Kani: The trend is definitely – and where the students want to go are places that’s growing they can contribute day one and also keep learning. So, they like the start of, more smaller startup environment companies better. Having said that, last class, one of our students got offers from multiple companies, but picked Sony, the least compensation out of all offers, but still it was his dream job when he decided to go there.
Tim: Yeah, actually, compensation for engineers in Japan is pretty low by world standards. I’ve had previous guests mentioned that they were recruiting engineers from China to come to Japan and they have to take a pay cut. You are saying the average salary for your graduates is about ¥6 million per year?
Kani: Our graduates? Yes.
Tim: Yeah. That’s about $50,000, $55,000, and at that is a pretty good salary for a junior engineer in Japan. Why do you think that despite the low salaries, so many engineers want to come to Japan and live here?
Kani: A lot of people these days aren’t just focusing on the paycheck. If they value different things as part of the compensation. Even some of our instructors who are from San Francisco, they look at the entire package, and working in Japan for a couple of months or a year is definitely an experience that is something that they value rather than just the compensation of a paycheck.
Tim: Yeah, I think, yeah, software development until relatively recently, I mean, I’d say until certainly before 2000, software engineering in Japan was considered very much like a blue-collar type of job. So, the attitudes have really shifted in the last 20 years or so.
Kani: And, it is still shifting. It is not fast enough in my opinion. A lot of software is still outsourced in a company and its done because they feel that’s the least valuable component, but it is true, they are starting to value software engineering, and the engineers as people can add value to the bottom line and features and functions to products.
Tim: So, have any of Code Chrysalis graduates gone on to found their own startups?
Kani: We haven’t had anyone go the entrepreneur route and build a business.
Tim: That’s interesting. So, are most people going into boot camps either in the US or in Japan? Their goal is to get a job as an engineer, not so much start their own?
Kani: So, I was trying to say is, definitely small numbers still. We have had the opposite entrepreneurs coming into our program so they can build their own prototypes. They don’t have to hire a CTO; they can just create their own thing. There are some people, while having a passion doing a day-to-day job who are playing with some projects. So, I believe it’s a matter of time before some person decides to completely focus and take on their products to the next level for the business.
Tim: But so far, the objective of the students has been mostly get a good software development job?
Kani: Correct, yes.
Tim: Let’s talk tech. So, you are teaching engineers to develop full stack applications? So, what is your stack?
Tim: So, it just makes sense, it’s like a good practical first language. You can do a lot of things with it.
Kani: Yes, absolutely.
Tim: It’s not that hard to learn.
Kani: It’s not that hard to learn, it’s very forgiving. It’s not a strict language, but again, it’s just that language, we are using to teach software engineers to be software engineers. You have to have an open mind, you have to use the right language, and you have to frame different applications.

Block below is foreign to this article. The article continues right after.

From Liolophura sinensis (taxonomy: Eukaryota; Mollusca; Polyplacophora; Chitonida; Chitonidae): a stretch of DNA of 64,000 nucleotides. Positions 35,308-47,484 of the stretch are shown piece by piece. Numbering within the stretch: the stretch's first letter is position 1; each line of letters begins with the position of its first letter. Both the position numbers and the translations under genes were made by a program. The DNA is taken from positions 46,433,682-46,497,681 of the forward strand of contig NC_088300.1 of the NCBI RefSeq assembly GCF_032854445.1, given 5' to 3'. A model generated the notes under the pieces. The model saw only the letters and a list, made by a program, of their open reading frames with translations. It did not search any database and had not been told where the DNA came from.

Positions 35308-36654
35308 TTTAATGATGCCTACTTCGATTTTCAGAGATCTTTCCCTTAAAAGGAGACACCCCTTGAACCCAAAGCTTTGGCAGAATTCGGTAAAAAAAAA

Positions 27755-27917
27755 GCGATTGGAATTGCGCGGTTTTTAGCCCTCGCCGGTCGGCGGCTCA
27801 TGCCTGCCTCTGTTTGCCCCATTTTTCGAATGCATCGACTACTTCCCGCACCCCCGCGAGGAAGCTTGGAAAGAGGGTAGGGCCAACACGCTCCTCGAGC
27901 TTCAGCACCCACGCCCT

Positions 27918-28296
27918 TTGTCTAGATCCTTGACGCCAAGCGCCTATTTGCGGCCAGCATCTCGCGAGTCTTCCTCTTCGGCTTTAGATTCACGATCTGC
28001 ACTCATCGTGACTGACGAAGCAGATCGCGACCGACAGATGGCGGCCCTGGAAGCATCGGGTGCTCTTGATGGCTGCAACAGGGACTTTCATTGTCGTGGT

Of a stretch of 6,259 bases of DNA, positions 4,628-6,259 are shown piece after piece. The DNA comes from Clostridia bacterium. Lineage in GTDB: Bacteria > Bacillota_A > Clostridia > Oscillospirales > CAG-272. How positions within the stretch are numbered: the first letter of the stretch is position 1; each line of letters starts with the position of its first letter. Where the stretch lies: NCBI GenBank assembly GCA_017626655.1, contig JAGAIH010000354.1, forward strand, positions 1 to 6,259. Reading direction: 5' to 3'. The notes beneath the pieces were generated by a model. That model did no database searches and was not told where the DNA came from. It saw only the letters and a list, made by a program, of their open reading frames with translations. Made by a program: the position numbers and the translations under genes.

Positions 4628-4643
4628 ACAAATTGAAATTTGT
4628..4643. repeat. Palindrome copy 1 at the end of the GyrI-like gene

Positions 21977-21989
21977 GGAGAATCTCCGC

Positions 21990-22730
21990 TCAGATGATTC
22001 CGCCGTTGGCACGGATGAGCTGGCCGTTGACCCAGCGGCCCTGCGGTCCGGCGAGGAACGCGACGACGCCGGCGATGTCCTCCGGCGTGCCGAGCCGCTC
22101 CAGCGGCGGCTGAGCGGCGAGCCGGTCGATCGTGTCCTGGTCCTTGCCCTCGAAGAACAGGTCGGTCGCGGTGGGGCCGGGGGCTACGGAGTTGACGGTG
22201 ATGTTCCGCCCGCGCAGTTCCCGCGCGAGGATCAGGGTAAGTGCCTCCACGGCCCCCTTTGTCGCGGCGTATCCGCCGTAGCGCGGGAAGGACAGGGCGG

Tim: Let’s talk a bit about Japan in general. So, one thing I have noticed in Japanese software engineers is there is this Japanese tendency towards perfection, and there is a good sides and bad sides of that trait, but is that something you see an is that something you see as hurting Japanese software development?
Kani: We do see this and it’s a real bad practice. When it comes to engineering software, building software products, you really need to have a very agile mindset. If you are trying to iron out the specs for six months, and then build it in another six months to a year, the chance of users not even need this product that you just built. We believe that you want to create a minimum viable product in a very short period of time, maybe a month, and then you use the product that you built, and you get feedback from the customers, and then kind of iterate on this product, adding features and functions as your customers want.
Tim: So, how do you get your students out of that mindset?
Kani: So, at our school, we teach lean startup and also extreme program practices. So, everybody has to play a program. We also practice Tech – TDD which is Test-driven Development; you have to write a test for us before you write a code. This eliminates the need to have a huge QA organization, continuous integration and deployment are also things that we teach, but it starts from the very beginning. Everything we do, we do using our entire programming TDD and agile methodologies. All the products they have built that are actually currently building, the repeat for their graduation project, they have until Wednesday build the minimum product that they feel is a working product but with lacking features.
Tim: Oh, okay, so I guess just, yeah, 12 weeks, tight schedule, the students are kind of forced to abandon that need for perfection just to keep up.
Tim: Ah, okay. You know, EdTech in Japan, and I consider Code Chrysalis as part of the broader category of EdTech because it is changing how education is done in Japan, but as we were talking about before, education in Japan up to now has been so focused on certifications and degrees, and not so much on skills. Has this been a stumbling block for you?
Kani: Yes, we realize that the education industry in Japan for the most part, like gym memberships, you feel good after you apply, and chances are, you don’t finish the program, so you don’t get anything out of it, and this is the business model that does education programs are you saying. So, how do you overcome this? Yeah, we don’t even give our students a certificate to show up to anyone.